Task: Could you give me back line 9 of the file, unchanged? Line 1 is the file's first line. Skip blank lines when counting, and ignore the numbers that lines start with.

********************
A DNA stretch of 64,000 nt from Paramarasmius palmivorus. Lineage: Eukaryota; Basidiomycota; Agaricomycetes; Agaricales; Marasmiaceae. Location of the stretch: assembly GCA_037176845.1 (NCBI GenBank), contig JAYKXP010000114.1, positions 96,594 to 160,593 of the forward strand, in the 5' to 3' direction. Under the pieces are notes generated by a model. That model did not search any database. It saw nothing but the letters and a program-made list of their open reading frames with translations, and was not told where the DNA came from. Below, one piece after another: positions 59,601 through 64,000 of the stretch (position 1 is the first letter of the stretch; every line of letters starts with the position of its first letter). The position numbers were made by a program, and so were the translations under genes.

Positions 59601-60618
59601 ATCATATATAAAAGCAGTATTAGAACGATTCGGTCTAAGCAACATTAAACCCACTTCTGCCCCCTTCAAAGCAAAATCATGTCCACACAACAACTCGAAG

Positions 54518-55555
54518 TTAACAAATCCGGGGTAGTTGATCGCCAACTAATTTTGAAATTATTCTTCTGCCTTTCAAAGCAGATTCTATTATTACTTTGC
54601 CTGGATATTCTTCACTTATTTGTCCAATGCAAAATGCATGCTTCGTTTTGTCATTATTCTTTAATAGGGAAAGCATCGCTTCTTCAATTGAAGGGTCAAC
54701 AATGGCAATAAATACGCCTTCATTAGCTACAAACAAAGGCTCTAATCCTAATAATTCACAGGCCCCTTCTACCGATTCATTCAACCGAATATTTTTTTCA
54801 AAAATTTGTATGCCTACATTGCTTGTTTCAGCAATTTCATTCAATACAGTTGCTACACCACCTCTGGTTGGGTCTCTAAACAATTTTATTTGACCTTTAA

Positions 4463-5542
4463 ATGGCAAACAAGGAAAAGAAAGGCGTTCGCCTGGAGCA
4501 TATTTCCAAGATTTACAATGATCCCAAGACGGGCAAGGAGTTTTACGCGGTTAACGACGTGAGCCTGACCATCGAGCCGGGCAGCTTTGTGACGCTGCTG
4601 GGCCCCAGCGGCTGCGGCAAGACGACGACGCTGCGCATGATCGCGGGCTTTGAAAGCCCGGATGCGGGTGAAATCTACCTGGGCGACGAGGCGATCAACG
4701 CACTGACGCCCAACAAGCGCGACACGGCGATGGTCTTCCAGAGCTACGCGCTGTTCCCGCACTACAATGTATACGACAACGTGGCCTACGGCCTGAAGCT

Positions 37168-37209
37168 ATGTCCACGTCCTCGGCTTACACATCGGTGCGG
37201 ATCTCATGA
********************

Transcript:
Positions 4463-5542